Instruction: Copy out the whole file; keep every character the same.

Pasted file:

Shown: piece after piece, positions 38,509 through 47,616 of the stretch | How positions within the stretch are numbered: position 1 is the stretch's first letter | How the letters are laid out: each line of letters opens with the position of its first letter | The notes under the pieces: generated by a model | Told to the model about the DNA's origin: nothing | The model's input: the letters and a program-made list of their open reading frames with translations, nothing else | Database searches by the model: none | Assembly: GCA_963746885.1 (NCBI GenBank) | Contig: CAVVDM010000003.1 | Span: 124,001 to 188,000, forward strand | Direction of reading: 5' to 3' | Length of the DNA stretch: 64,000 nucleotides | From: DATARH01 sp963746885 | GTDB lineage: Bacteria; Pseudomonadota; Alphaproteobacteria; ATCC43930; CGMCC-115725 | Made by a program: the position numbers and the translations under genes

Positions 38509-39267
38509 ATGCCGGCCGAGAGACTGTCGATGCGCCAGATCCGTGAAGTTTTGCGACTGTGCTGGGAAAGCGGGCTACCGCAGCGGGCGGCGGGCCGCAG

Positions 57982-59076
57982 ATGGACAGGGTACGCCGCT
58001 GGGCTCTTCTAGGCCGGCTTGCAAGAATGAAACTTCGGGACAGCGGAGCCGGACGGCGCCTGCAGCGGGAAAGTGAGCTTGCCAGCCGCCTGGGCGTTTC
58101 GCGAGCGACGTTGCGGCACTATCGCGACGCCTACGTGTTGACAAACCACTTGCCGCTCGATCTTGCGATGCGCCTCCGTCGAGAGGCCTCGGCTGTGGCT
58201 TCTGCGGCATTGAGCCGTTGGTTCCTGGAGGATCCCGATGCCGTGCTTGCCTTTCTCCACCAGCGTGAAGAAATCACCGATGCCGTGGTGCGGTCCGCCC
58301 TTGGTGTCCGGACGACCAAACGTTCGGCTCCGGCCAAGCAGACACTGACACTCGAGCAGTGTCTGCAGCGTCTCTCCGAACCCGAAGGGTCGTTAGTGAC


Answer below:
Shown: piece after piece, positions 38,509 through 47,616 of the stretch | How positions within the stretch are numbered: position 1 is the stretch's first letter | How the letters are laid out: each line of letters opens with the position of its first letter | The notes under the pieces: generated by a model | Told to the model about the DNA's origin: nothing | The model's input: the letters and a program-made list of their open reading frames with translations, nothing else | Database searches by the model: none | Assembly: GCA_963746885.1 (NCBI GenBank) | Contig: CAVVDM010000003.1 | Span: 124,001 to 188,000, forward strand | Direction of reading: 5' to 3' | Length of the DNA stretch: 64,000 nucleotides | From: DATARH01 sp963746885 | GTDB lineage: Bacteria; Pseudomonadota; Alphaproteobacteria; ATCC43930; CGMCC-115725 | Made by a program: the position numbers and the translations under genes

Positions 38509-39267
38509 ATGCCGGCCGAGAGACTGTCGATGCGCCAGATCCGTGAAGTTTTGCGACTGTGCTGGGAAAGCGGGCTACCGCAGCGGGCGGCGGGCCGCAG

Positions 57982-59076
57982 ATGGACAGGGTACGCCGCT
58001 GGGCTCTTCTAGGCCGGCTTGCAAGAATGAAACTTCGGGACAGCGGAGCCGGACGGCGCCTGCAGCGGGAAAGTGAGCTTGCCAGCCGCCTGGGCGTTTC
58101 GCGAGCGACGTTGCGGCACTATCGCGACGCCTACGTGTTGACAAACCACTTGCCGCTCGATCTTGCGATGCGCCTCCGTCGAGAGGCCTCGGCTGTGGCT
58201 TCTGCGGCATTGAGCCGTTGGTTCCTGGAGGATCCCGATGCCGTGCTTGCCTTTCTCCACCAGCGTGAAGAAATCACCGATGCCGTGGTGCGGTCCGCCC
58301 TTGGTGTCCGGACGACCAAACGTTCGGCTCCGGCCAAGCAGACACTGACACTCGAGCAGTGTCTGCAGCGTCTCTCCGAACCCGAAGGGTCGTTAGTGAC